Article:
bright, well-educated people for a pittance, and then fly it back next
day.

This may have been superseded by electronic outsourcing.

The next time you call the customer service department for a large company,
ask them where they are located. If they say "out east", like they're
instructed to, get them to nail down which country or state.


Yeah, and then? You won't get any better service.

I am SO sick and tired of punching buttons at the command of a robot!
It's almost a shock when you get a human being. Don't the companies
know how they tick off customers? Or don't they care.
(Don't answer that question! g).


--
Polar
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Old 27-03-2003, 07:44 PM
Polar
 
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Default OFF: I don't see why children should have to go to school if they don't want to!

On 27 Mar 2003 05:04:50 GMT, (Anonymo421) wrote:


School properly taught would be a delight to children, not a chore.

But of course we don't even have pennies to spend on our children's
schools; gotta spent those billions to kill other people's children.


Hah! We spend more on education than we ever have--the problem is that the NEA
is a corrupt organization more concerned with political correctness and
protection of incompetant teachers than with meeting the ostensible end of a
public education system. Things would improve if we spent more time on
rigorous academic exercise and less on failed social engineering (this is why
so many foreign kids who have far less funding put into their educational
systems come over here and run circles around so many of our students).


Part of what you said is true, though I don't necessarily buy into
your blanket condemnation of teachers' unions. You want to go back to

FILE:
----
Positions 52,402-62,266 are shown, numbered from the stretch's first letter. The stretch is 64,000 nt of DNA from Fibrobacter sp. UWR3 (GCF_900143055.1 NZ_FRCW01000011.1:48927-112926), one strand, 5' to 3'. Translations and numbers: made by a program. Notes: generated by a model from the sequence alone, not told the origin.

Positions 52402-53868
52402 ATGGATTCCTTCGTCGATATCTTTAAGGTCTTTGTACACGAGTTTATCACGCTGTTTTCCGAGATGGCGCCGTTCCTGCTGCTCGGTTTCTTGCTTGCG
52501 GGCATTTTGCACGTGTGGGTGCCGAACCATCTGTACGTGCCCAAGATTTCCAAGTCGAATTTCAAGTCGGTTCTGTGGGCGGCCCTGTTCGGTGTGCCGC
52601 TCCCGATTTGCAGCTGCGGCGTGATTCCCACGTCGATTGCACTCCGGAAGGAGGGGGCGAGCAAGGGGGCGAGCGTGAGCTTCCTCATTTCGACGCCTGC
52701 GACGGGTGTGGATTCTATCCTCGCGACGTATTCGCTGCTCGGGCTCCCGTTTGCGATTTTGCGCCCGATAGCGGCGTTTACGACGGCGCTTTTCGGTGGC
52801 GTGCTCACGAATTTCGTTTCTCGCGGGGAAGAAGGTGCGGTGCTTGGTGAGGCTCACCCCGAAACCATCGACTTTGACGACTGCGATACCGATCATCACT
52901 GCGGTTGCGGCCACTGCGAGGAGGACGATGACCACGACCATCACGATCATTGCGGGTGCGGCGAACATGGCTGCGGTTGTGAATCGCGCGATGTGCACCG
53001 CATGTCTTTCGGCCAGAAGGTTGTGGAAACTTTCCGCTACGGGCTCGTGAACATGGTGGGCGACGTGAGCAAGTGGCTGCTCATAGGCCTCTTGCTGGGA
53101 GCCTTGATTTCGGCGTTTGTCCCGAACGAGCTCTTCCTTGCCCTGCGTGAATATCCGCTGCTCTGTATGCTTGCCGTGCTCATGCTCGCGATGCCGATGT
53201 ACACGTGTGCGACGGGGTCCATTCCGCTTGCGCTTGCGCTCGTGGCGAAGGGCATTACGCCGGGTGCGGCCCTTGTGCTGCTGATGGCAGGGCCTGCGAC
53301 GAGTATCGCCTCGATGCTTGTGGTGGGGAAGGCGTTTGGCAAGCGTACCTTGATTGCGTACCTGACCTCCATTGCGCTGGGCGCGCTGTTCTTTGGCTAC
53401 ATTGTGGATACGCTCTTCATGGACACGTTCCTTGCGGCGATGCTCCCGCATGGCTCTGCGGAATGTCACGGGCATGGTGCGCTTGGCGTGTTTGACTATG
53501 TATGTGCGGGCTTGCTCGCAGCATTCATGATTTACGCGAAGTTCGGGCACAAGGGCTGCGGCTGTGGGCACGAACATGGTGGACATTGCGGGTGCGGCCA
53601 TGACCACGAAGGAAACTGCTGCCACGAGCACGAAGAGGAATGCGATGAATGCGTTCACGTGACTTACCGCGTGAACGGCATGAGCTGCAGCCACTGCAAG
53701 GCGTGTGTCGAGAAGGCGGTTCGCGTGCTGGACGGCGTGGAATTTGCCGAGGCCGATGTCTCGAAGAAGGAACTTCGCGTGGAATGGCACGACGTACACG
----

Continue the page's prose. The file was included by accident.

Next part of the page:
the days when teachers could be fired if they refused to have sex with
the principal, or if their religion or politics didn't meet certain
criteria? Unions arose to serve a need. Alas, like all human
endeavours, some can fall victim to warped objectives. The answer is
not to throw the baby out with the bathwater.

The "social engineering" accusation is accurate, however. Pushing
kids through school via "social promotion" to avoid wounding their
tender egos has resulted in a literacy/numeracy *disaster*!

However, the greatest danger threatening our educational system at
present is the Administrations' drive to replace secular public
education with religious schools, under guise of the "voucher" program
-- a scam of unparalleled viciousness and danger that has roots going
back before even the first Bush administration.

We need to sleep with our eyes open, and lean on the cowardly, corrupt
Congress, lest the Bill of Rights be trashed --prime objective of our
theocrat-in-chief, Attorney General, the Ayatollah Ashcroft.




--
Polar
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Old 28-03-2003, 04:56 AM
B & J
 
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Default OFF: I don't see why children should have to go to school if they don't want to!

"Polar" wrote in message
...
On 27 Mar 2003 05:04:50 GMT, (Anonymo421) wrote:


School properly taught would be a delight to children, not a chore.

But of course we don't even have pennies to spend on our children's
schools; gotta spent those billions to kill other people's children.


Hah! We spend more on education than we ever have--the problem is that

the NEA
is a corrupt organization more concerned with political correctness and
protection of incompetant teachers than with meeting the ostensible end

of a
public education system. Things would improve if we spent more time on
rigorous academic exercise and less on failed social engineering (this is

why
so many foreign kids who have far less funding put into their educational